AVONDALE, La. -- When Ben Martin played junior golf, his father, Jim, would tell him that his demeanor should be the same every time he walked off a green, whether he made birdie or double bogey.
That might explain why Martin seemed so calm when his game briefly unraveled Friday in the middle of the second round of the Zurich Classic, and why he righted himself quickly enough to post the best two-round score ever at TPC Louisiana.
Martin, who shot a course-record 62 on Thursday, shook off his first bogey and double bogey of the tournament to finish with a 67 on Friday, putting him at 15 under -- three shots ahead of closest pursuer Andrew Svoboda.
If the 26-year-old Martin can continue to show that type of composure, he might capture his first PGA Tour victory.
"That's my personality in general. Sometimes my wife gets mad at me because I don't get excited about anything," Martin said. "And then I don't get down too much, either. That's golf. You can't expect to shoot 62 every day."
Svoboda followed his opening 64 with a 68.
Robert Streb (66) and Sueng-Yul Noh (68) were tied for third at 11 under. Erik Compton also shot a 68 and was at 10 under, a score that keeps the two-time heart transplant recipient in contention for his maiden PGA Tour triumph. Tied with Compton for fifth was Peter Hanson, who shot 69, four shots off the pace of his strong opening round.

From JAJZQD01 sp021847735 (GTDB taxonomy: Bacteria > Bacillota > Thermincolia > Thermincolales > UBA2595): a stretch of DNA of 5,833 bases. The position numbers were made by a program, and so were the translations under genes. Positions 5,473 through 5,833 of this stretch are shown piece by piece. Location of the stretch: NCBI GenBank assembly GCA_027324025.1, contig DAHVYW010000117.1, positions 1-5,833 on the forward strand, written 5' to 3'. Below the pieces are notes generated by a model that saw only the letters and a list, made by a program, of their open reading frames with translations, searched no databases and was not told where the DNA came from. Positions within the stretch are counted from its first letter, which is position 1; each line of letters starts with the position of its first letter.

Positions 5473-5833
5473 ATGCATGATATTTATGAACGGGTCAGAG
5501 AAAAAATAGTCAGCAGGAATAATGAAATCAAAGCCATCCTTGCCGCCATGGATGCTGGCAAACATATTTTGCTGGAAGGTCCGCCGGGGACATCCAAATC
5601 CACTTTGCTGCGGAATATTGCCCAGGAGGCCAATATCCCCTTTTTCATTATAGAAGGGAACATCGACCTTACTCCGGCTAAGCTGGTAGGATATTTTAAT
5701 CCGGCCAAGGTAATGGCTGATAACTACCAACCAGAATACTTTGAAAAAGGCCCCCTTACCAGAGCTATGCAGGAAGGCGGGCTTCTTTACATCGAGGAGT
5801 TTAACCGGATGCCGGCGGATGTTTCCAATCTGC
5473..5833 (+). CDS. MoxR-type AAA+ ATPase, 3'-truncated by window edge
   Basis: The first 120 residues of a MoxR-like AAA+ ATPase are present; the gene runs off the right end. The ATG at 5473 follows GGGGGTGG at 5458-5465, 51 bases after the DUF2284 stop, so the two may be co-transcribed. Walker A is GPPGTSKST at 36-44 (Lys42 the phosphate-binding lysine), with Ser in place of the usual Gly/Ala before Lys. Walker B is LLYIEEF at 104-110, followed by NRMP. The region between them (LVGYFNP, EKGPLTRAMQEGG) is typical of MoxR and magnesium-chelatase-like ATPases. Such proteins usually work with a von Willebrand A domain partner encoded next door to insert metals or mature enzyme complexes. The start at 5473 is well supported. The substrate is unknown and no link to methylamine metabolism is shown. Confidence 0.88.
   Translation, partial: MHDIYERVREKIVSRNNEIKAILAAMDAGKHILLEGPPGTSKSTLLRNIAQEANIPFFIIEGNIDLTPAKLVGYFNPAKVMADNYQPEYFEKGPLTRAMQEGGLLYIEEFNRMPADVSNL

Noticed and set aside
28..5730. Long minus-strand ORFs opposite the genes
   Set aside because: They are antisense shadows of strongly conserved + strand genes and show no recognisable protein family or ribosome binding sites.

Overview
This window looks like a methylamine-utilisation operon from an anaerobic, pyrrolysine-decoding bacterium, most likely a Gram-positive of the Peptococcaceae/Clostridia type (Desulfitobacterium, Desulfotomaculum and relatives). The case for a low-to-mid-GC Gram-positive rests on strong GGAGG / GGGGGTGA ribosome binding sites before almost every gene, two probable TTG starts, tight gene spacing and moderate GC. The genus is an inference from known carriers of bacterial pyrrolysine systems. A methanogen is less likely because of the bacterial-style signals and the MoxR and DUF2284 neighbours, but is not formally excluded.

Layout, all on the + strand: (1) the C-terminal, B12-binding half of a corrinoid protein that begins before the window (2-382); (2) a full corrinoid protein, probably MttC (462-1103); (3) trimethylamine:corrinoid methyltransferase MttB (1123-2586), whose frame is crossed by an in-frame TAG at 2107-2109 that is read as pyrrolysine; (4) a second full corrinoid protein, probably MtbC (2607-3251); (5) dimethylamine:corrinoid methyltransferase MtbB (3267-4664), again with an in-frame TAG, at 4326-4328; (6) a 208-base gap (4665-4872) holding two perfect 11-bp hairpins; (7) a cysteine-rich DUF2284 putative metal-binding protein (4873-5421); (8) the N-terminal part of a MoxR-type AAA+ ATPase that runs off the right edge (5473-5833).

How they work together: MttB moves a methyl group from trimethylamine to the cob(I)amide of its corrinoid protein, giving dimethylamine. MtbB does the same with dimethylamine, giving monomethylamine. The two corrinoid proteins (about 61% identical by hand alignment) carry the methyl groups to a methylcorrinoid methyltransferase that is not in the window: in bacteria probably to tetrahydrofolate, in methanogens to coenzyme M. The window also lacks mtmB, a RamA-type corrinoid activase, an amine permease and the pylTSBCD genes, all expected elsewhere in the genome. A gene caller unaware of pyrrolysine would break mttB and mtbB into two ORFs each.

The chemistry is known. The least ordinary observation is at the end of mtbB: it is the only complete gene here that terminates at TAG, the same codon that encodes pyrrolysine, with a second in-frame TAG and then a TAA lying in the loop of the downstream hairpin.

The tournament record score at TPC Louisiana-- which is hosting New Orleans' PGA Tour event for the ninth time -- is 20 under, set last year by Billy Horschel.
For a while, it looked as if Martin might match that in the second round. Starting the day on the 10th hole, Martin hit an 8-iron 160 yards to a foot to set up his first birdie. On the par-5 11th, he used a 54-degree sand wedge to chip in from nearly 58 feet, one day after he chipped in with the same club from 55 feet on 17. He then sank a 7-foot putt for birdie on 13.
Martin said his hot start was cooled off, almost poetically, by the sound of ice being poured into a cooler in one of the VIP suites overlooking the par-3 17th hole. It forced him to back away from a putt attempt, and he wound up three-putting.
Then he proceeded to hit his drive into water to the right of the 18th fairway, and three-putted for a double bogey.
Yet, as he walked off the green, he smiled slightly and proceeded calmly and purposefully to the first tee, where he made the first of four birdies on his second nine.
That's the kind of composure Martin's wife, Kelly, has come to know well.
"When he comes off the course, you wouldn't know if he shot 10 under or 10 over," she said.
Svoboda, who will tee off with the final group for the first time in a PGA Tour event, continued to be pleased with his putting, which he credited in part to a new putter with a shaft bent to 71 degrees and grooves on the face.
"I'm hitting the ball great and I'm putting really well," said Svoboda, whose highlights included a 40-yard bunker shot to set up a 12-foot birdie putt on the par-5 second hole.
He didn't have a single bogey in the tournament until his final hole of the day, when he three-putted the par-3 ninth.
"I hit a bad second putt there," he said of his miss from 6 feet. "But I dug pretty hard today. I played really well, so I'm pretty happy."